Temple Mount Sifting Project finds finger from ancient Egyptian statue

The statue fragment was probably made in the Egyptian art style common during the Late Bronze Age, approximately 3,500 years ago.

April 9, 2017 21:17
1 minute read.
Jerusalem archeology

Stone finger from ancient Egyptian statue , uncovered in Jerusalem. (photo credit: COURTESY OF TEMPLE MOUNT SIFTING PROJECT)


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A fragment from a mysterious life-sized pinky finger from an ancient Egyptian statue has been discovered by the Temple Mount Sifting Project.

The find comes one week after the project announced it lost government funding, and would have to cease operations.

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“This is a fragment of a lifesize statue, which was made in Egypt and imported to Canaan,” said co-founder and co-director, Gabriel Barkay, on Thursday.

“We clearly see that this is part of a pinky finger measuring 3.5 cm., from a man’s hand, which also includes a fingernail. The statue is made of a hard black stone originating in Egypt. The statue most likely represented a figure of a god or king. The black stone from which the statue is manufactured testifies to its Egyptian origin.”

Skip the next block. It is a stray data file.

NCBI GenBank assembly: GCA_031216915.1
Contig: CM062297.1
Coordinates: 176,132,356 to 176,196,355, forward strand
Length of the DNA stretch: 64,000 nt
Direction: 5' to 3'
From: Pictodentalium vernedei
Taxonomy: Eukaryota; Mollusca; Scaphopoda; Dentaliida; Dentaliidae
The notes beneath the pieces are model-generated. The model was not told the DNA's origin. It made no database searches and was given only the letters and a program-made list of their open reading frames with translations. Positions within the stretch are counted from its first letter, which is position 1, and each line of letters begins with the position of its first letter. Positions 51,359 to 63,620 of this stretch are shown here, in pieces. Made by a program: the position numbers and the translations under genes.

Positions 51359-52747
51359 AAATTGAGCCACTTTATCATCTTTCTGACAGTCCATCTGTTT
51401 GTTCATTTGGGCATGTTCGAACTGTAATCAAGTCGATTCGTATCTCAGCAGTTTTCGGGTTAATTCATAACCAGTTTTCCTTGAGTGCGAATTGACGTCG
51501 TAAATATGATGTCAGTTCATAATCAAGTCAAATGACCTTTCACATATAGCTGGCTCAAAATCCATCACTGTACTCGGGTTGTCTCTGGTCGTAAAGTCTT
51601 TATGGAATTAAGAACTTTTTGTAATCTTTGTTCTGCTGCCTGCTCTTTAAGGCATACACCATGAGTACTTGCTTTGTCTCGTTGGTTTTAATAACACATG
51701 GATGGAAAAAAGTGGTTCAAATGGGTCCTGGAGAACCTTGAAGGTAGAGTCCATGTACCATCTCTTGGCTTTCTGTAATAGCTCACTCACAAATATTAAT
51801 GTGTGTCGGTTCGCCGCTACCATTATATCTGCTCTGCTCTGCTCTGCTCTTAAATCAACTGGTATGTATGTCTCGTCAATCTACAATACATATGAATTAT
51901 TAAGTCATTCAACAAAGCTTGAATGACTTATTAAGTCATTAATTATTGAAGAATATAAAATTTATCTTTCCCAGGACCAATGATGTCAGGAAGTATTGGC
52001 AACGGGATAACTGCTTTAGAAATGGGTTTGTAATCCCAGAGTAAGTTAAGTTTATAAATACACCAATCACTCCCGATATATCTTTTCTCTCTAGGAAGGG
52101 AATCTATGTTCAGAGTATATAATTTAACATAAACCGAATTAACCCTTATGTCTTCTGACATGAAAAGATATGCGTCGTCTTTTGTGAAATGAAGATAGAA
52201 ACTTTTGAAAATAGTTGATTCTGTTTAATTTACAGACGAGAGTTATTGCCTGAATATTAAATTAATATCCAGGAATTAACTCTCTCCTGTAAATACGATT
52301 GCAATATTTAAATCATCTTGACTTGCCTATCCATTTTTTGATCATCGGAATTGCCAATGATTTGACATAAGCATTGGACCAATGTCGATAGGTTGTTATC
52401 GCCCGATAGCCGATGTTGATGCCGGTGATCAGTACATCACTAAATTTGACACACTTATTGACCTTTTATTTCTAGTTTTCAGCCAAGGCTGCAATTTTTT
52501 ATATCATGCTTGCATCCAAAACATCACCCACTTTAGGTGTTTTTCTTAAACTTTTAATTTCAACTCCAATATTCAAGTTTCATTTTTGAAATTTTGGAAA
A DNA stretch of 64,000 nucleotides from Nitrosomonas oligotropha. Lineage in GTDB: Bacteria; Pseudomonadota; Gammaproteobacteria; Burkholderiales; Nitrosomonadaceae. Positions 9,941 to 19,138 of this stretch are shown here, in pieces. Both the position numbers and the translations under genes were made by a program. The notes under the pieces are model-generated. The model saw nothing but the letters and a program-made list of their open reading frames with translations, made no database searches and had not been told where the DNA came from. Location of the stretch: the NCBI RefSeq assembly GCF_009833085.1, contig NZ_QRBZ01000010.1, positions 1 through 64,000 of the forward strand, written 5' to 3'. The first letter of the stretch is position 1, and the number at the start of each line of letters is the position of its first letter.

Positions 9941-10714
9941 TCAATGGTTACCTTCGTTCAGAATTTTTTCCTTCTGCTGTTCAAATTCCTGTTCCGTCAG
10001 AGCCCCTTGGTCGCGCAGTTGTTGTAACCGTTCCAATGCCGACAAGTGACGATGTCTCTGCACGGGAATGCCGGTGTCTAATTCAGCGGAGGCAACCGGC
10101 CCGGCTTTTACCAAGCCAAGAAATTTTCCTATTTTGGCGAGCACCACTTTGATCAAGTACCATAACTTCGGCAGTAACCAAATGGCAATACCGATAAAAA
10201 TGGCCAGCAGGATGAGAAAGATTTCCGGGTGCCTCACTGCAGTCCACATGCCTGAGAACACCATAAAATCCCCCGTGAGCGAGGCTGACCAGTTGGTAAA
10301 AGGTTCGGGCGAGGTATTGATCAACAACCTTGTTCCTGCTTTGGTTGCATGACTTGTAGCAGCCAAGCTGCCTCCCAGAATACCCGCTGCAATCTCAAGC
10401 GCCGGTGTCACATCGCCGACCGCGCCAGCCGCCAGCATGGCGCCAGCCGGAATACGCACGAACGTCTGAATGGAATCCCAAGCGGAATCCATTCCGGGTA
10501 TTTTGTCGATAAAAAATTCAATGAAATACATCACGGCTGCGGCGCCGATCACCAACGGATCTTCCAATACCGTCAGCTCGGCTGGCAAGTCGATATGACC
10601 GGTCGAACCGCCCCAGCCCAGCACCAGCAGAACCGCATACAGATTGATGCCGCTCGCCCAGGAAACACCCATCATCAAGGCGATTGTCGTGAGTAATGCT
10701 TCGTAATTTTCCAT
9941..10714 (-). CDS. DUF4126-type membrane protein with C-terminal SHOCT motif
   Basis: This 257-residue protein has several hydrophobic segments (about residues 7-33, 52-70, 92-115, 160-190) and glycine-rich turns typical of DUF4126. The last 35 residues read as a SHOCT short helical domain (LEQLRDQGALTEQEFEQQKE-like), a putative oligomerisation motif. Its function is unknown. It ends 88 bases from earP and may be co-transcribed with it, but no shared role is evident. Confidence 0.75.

Discovery of cruasder-era floor tile in April 2016 (credit: TEMPLE MOUNT SIFTING PROJECT)

Although the identification and dating are not yet finalized, Barkay said the statue fragment was probably made in the Egyptian art style common during the Late Bronze Age, approximately 3,500 years ago.

The Temple Mount Sifting Project has yielded additional artifacts which were imported from Egypt, or manufactured under Egyptian influence.

Among them is an additional statue fragment of a man’s shoulder, scarabs (amulets shaped like dung beetles), seal impressions, and Egyptian- style jewelry all dating to the Late Bronze Age.

“Ancient Egypt ruled over the Land of Israel during the second half of the 2nd millennium BCE, the days of the Egyptian New Kingdom, and during the 18th, 19th and 20th dynasties,” said Barkay. “Jerusalem is known to have been a semi-autonomous city-state, located in the Egyptian province of Canaan.”

The finger fragment found by the project is being analyzed by a team of experts to determine its exact date of origin.

In the meantime, the Temple Mount Sifting Project launched a crowdfunding campaign last week to raise money to keep it operational.

Zachi Dvira, co-founder and co-director of the project, said half of the full sum needed for funding the annual research was raised within the first three days of the campaign.

“We hope that the public, recognizing the great significance of the project, will continue to support us in the future,” he said.

According to Barkay, a government meeting has been scheduled after Passover to resolve the matter in order to resume the sifting.

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